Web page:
What are the 50 branches of Science?

This short guide answers the question “what are the 50 branches of science?” we will also discuss what is modern science and what are its major divisions.

What are the 50 branches of Science?

Here is the list of 50 branches of science in alphabetical order:

  • Aerodynamics – The scientific study of gasses motion on objects and the forces it created.
  • Anatomy – The scientific study of the structure, parts, and organization of living things
  • Anthropology – Also known as the study of apes and man, 

It is the science of human cultures both past and present. 

  • Archaeology – The scientific study of the artifacts and other remains of the past cultures
  • Astronomy – The scientific study of celestial objects and heavenly bodies in the universe. 
  • Astrophysics – The scientific study of the physics of the universe
  • Bacteriology – The scientific study of bacteria and its relationship with diseases
  • Biochemistry – The scientific study of the processes and organic chemistry of compounds occurring in organisms
  • Biology – The science that studies life
  • Biophysics – The application of physical sciences’ theories and methods to answer the questions in biology
  • Biotechnology – this branch of science uses microorganisms in commercial processes to produce chemicals such as drugs; vaccines; hormones, etc.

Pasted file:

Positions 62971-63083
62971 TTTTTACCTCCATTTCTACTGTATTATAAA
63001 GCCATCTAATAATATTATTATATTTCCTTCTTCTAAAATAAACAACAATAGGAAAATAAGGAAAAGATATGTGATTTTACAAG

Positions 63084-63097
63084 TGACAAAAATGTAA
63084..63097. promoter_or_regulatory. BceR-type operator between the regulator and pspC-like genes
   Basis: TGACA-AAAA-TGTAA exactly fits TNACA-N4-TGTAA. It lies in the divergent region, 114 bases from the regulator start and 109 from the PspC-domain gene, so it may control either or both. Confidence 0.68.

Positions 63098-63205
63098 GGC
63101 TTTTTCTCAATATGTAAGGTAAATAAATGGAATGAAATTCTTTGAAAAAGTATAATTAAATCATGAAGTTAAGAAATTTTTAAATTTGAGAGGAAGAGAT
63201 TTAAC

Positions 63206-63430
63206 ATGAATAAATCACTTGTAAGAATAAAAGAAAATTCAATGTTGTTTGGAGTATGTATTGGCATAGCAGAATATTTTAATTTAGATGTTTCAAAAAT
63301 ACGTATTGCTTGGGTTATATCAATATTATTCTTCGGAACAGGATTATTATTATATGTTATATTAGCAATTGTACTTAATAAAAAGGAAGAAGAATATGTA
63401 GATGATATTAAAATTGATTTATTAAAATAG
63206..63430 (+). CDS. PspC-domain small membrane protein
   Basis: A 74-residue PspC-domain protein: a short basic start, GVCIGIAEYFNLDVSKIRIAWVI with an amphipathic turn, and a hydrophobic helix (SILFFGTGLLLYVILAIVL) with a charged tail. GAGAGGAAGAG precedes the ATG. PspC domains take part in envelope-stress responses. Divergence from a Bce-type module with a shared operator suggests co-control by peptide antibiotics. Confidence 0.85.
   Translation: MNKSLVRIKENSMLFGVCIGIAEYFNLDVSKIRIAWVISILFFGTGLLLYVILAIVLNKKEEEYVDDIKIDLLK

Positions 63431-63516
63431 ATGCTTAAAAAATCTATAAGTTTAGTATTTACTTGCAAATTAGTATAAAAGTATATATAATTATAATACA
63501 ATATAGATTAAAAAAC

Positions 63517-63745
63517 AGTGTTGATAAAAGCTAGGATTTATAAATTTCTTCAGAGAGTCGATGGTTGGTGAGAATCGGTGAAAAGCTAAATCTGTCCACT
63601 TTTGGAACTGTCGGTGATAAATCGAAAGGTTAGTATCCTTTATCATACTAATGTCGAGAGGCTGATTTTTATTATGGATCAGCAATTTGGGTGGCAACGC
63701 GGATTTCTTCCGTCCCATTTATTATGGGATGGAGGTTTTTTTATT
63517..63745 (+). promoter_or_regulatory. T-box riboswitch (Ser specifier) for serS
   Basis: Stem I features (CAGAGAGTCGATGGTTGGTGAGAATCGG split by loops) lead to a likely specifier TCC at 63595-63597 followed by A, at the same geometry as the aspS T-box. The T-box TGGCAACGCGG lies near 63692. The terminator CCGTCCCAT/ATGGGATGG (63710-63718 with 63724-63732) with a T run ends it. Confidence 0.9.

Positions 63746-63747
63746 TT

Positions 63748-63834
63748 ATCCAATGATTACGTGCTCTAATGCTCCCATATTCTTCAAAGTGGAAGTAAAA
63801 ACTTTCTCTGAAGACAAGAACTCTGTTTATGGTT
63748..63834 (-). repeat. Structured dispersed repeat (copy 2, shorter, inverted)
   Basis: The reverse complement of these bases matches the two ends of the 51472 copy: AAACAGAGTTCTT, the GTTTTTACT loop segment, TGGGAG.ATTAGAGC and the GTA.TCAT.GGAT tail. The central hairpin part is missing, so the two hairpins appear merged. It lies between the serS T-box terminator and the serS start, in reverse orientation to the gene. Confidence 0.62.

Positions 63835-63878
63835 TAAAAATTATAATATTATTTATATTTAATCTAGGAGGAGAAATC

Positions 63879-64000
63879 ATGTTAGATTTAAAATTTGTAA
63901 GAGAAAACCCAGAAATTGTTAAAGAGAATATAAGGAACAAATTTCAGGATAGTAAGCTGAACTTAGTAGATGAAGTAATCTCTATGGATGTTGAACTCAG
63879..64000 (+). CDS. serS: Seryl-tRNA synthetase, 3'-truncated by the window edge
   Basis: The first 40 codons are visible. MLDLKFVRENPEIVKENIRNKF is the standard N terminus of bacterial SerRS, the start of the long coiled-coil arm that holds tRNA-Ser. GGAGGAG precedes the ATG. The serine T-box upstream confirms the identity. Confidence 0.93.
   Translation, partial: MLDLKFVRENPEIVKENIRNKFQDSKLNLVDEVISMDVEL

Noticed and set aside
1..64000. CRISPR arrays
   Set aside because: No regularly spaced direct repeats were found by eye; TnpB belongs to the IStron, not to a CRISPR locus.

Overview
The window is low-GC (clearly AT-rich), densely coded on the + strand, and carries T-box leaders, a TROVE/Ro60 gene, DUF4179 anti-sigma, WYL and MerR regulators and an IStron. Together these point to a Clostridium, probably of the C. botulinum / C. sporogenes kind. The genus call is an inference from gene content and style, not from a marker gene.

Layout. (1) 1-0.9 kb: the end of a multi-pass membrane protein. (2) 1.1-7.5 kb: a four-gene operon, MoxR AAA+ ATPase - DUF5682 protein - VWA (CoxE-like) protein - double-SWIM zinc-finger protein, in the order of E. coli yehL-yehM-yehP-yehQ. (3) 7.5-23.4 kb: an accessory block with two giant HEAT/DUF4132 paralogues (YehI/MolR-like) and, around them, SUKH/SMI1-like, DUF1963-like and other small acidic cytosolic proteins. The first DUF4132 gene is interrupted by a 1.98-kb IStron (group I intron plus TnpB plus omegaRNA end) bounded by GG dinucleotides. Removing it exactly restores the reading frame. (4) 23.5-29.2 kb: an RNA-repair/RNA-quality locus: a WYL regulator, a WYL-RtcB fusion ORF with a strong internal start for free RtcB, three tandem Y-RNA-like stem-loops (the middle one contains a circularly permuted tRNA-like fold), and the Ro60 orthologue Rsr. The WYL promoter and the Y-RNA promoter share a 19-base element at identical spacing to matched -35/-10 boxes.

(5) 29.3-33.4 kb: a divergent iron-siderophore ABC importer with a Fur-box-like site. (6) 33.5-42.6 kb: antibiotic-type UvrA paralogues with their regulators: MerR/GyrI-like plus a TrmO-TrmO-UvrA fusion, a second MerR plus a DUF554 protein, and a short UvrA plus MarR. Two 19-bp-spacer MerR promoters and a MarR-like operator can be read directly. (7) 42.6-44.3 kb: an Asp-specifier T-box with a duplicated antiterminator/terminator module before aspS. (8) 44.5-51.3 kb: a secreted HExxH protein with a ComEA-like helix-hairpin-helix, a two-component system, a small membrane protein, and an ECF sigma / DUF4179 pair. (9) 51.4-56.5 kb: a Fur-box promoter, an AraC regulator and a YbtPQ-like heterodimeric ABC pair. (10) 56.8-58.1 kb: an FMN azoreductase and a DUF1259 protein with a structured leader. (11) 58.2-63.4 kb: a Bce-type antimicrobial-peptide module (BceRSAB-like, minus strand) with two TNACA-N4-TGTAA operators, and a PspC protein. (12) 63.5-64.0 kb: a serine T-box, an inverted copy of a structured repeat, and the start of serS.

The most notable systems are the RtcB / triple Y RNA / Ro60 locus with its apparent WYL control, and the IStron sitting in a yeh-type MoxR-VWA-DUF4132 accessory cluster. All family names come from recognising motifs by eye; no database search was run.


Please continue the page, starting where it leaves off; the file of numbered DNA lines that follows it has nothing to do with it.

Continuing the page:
• Botany – The scientific study of the plant kingdom
  • Cardiology – The science that deals with the heart.
  • Chemical Engineering – This field applies science, mathematics, and engineering to process and converts raw materials like chemicals to make them more useful
  • Chemistry – The science that deals with the study of matter and its interactions with energy and itself
  • Ecology – The study of organisms’ interaction with the environment and each other
  • Electronics – The field that deals with technology and other electronic phenomena
  • Engineering – The science that deals with the practical application of science to commerce or industry
  • Environmental Science – The science that deals with the study of the interactions between the biotic and abiotic components of the environment
  • Eugenics – Studies how the human race can advance in the future generation by applying the laws of heredity. 
  • Evolution – The science of investigation of the transformation and development of organisms and how they come to be.
  • Genetics – The science that deals with the variations of organisms through their genes and heredity
  • Geology – The science of the structure and history of the earth
  • Immunology – The science that deals with the study of organisms’ resistance to infection.
  • Jurisprudence – The science of law.
  • Marine Biology – The study of life within the aquatic ecosystems
  • Mathematics – The science that deals with the logic of quantity, shape, number, and arrangement
  • Medicine – The science involved in the diagnosis, treatment, cure, and maintenance of the human health and well being